Editor's note: This is the first story in a short series about the Crenshaw House and its history.
GALLATIN COUNTY – In January 2001, the state paid $500,000 for a house and 10 acres near Equality and Junction built circa 1840 that has been identified as a historic “station” on the Reverse Underground Railroad.
It was given that distinction by the National Parks Service because its original owner, John Crenshaw, is believed to have kidnapped free black people in Illinois and then sold them into slavery in southern states.
Crenshaw also owned slaves under a narrow exemption in Illinois law adopted as part of the 1818 state constitution that allowed operators of salt mines near Shawneetown to continue using slave labor until 1825. U.S. Census records indicate Crenshaw likely also owned slaves after that date as well.
Dubbed Hickory Hill by Crenshaw and known more commonly by locals as The Crenshaw House or The Old Slave House, the site is a somber, but important piece of the region’s past.
But the cash-strapped state has no future plans to open it as a museum, so questions loom: What will, and should, become of it? And how committed are people in Southern Illinois to seeing it preserved and reopened if the state does not take any tangible steps towards ever making it accessible again to the public?
In the coming days, The Southern Illinoisan will explore some of these questions, as well as the history of the site and of the people who lived there. That includes Crenshaw, but also people such as Maria Adams, a black indentured servant who he likely illegally sold into slavery. As well, the short series will chronicle a bit of the extensive work that historians and SIU researchers have undertaken in an attempt to understand what truly happened at Hickory Hill under Crenshaw’s ownership. Thus far, that has meant likely confirmation of some stories about the house, and busting others. Unfortunately, when it comes to some of the tales related to Crenshaw and Hickory Hill, they are difficult or impossible to prove either way.
Recent work at site
Though the house has several pressing maintenance needs, it’s not as though it has been forgotten.
The last private owner did some work to secure the roof, and a few years, local organizations partnered with the state to connect water service to the house. Also, a caretaker continues to live in the home, primarily to secure it from vandals and curious trespassers, and to provide basic upkeep.
Further, Mark Wagner, director of SIU’s Center for Archaeological Investigations, is leading a team that has been methodically studying the history of the site under a state contract that dates back several years.
“What I told the state is I think it’s an important place. I think it’s important to the history of Southern Illinois,” Wagner said this past week.
The study, Wagner said, was funded by a federal highway grant and commissioned by the state in the interest of securing a more accurate picture of the property as it would have looked in the 1840s. The idea being that if the property is ever opened as a museum, the state would be responsible for ensuring, as much as possible, its historical accuracy, Wagner said.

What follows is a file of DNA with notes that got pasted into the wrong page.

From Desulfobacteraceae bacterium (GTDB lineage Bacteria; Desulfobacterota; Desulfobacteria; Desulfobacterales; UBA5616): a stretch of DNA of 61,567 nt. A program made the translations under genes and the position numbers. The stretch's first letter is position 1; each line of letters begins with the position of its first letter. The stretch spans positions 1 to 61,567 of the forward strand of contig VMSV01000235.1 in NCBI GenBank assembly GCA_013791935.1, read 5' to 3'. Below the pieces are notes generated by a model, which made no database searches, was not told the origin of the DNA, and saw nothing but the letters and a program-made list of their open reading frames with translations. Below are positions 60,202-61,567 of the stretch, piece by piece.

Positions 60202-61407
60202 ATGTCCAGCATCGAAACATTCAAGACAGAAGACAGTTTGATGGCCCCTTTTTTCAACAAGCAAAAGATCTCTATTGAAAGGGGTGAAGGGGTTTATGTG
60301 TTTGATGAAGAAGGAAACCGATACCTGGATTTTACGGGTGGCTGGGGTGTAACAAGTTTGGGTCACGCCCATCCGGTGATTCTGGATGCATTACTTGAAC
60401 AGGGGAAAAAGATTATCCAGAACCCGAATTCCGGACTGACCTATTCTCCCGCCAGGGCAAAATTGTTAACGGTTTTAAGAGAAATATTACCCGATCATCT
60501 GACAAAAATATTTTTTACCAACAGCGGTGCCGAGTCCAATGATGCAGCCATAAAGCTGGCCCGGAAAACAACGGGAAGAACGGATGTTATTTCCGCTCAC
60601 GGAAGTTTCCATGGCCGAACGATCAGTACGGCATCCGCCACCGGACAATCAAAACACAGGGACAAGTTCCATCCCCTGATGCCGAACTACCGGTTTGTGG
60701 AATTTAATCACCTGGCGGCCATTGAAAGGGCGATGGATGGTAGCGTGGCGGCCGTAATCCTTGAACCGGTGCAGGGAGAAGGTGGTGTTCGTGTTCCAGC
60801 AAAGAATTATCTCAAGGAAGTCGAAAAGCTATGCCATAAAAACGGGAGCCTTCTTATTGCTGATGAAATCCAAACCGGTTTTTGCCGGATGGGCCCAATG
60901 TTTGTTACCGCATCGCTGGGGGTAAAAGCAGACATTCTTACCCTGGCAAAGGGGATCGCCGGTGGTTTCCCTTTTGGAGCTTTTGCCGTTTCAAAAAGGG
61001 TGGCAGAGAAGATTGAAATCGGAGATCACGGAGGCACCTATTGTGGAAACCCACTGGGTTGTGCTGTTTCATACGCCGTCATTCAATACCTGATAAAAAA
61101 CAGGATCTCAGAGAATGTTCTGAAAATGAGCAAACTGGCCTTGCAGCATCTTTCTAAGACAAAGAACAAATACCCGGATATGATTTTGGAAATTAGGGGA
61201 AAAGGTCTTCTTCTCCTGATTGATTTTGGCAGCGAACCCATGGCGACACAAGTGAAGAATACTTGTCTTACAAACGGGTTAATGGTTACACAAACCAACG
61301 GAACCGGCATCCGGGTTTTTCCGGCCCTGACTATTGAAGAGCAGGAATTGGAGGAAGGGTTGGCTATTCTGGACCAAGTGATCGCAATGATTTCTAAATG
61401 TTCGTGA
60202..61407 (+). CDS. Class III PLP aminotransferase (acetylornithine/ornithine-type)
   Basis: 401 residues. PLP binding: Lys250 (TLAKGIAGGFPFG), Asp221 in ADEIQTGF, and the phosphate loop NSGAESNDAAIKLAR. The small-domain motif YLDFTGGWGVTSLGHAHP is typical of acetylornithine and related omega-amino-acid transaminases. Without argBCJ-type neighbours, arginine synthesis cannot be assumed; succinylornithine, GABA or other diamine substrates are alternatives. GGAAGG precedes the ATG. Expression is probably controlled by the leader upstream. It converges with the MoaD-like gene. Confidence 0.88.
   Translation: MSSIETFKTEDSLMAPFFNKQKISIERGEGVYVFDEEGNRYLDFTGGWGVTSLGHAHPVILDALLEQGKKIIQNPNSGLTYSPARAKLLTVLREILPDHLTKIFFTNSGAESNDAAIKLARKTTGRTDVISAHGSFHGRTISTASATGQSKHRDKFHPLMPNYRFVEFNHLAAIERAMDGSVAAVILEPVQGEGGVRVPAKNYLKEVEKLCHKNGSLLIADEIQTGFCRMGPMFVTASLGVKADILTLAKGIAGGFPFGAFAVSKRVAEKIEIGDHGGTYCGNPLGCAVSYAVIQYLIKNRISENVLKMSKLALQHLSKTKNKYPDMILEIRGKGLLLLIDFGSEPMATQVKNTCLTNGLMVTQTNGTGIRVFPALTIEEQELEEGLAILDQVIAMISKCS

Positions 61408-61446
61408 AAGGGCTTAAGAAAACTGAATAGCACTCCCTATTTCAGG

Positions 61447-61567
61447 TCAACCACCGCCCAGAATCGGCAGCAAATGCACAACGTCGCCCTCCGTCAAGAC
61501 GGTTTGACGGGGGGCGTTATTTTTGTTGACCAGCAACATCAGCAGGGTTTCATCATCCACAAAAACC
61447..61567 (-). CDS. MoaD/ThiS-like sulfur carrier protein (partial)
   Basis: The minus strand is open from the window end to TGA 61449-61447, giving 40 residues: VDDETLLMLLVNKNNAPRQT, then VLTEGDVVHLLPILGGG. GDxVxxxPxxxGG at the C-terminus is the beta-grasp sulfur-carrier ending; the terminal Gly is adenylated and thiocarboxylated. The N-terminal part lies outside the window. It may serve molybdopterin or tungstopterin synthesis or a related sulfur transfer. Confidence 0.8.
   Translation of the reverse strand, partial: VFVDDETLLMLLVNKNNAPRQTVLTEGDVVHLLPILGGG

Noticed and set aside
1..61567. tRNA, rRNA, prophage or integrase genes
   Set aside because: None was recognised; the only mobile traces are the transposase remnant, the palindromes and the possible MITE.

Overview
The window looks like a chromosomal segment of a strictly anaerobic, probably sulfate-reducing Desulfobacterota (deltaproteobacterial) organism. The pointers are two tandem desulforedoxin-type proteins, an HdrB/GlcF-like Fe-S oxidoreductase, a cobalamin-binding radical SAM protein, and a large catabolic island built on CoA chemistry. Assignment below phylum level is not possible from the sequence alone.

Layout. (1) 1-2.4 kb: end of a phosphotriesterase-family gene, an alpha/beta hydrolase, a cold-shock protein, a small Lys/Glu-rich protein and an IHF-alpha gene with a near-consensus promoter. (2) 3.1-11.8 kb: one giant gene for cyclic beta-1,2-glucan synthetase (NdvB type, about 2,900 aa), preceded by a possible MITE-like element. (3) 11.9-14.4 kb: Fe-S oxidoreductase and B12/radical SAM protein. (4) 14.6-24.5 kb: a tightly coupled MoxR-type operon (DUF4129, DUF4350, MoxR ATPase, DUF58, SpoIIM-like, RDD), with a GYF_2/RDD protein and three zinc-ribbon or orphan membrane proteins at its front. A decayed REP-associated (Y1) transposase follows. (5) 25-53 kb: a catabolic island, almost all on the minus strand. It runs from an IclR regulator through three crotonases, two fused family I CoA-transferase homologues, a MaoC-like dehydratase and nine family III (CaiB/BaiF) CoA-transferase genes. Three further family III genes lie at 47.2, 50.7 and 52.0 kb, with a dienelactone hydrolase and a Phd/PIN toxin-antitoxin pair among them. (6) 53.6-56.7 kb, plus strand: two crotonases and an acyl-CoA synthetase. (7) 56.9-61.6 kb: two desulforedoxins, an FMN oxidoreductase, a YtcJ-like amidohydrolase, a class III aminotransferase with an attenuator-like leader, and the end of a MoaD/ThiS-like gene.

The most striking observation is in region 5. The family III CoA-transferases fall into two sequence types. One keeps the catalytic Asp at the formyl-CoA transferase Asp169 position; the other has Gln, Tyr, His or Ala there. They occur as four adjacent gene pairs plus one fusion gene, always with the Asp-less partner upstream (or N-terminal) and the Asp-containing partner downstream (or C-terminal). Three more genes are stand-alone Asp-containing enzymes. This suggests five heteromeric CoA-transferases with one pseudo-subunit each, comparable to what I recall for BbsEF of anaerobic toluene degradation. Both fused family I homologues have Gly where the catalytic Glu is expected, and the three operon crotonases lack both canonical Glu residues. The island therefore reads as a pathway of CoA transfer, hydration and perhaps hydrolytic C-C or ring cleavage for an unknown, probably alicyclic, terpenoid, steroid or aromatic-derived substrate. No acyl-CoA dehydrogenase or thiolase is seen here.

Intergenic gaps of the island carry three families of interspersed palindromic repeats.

Wagner said that at the conclusion of his team’s project, he also told the state that after researching the site, he believes that it should be used as an interpretive tool to “teach people about slavery in Southern Illinois -- and in Illinois, that it did exist -- and this is one of the places that it existed.”
More broadly, he said, the site has a lot to teach about the history of Crenshaw and other salt barons of the era like him, and the experiences of black people at the home, and in the area – both free and enslaved – in the 19th century. Also, he said, it could be expanded to include displays and information about area families on the other side of the tragedy, who served as allies and provided safe houses along the Underground Railroad as slaves in border slave states sought escape to free states and Canada.
Millions needed to open site
The biggest roadblock to re-opening the Hickory Hill site to the public is that it likely would take millions – perhaps $7 million or more – for the state to do so, which is an unlikely investment at a time when other state-owned museums are closing in the face of money woes.
Chris Wills, spokesman for the Illinois Historic Preservation Agency, said opening the site would require renovations and repairs to the house itself, a new road and parking lot, a separate structure with a bathroom and perhaps an interpretive center, and other improvements.
Wills said the state’s only immediate plans for the site are to continue preserving it, and working with SIU researchers to gather information so that it is interpreted correctly if money ever becomes available to open it. Wills didn’t weigh in on the likelihood of that happening, but slim to none in the foreseeable future, at least where the state is concerned, is a safe bet.
“I think right now, obviously, the state budget is the biggest issue,” said Jon Musgrave, a Southern Illinois historian and author whose works include “Slaves, Salt, Sex & Mr. Crenshaw.” Musgrave continued, “Even beyond that, Springfield has to come up with a determination of what we are going to do with historic sites and state parks and state museums.”
A tourist attraction for 70 years
Prior to 1996, the home was opened to tourists for roughly 70 years marketed as “The Old Slave House.” During this time, it was owned by various members of the Sisk family, who purchased it in 1913. Though at that time their primary ventures were in nearby coal mining, the stories related to Crenshaw and Hickory Hill were so widespread, and garnered such interest, that the family began charging for public tours. A sign hangs on the house dating back to when the Sisk family owned it promising visiting tourists a “thrilling experience.”
Since World War II, large crowds came to tour the site every year until its closure, according to a 2002 report by historian James Cornelius that was commissioned by the state. Cornelius presently serves as curator at the Abraham Lincoln Presidential Library and Museum in Springfield.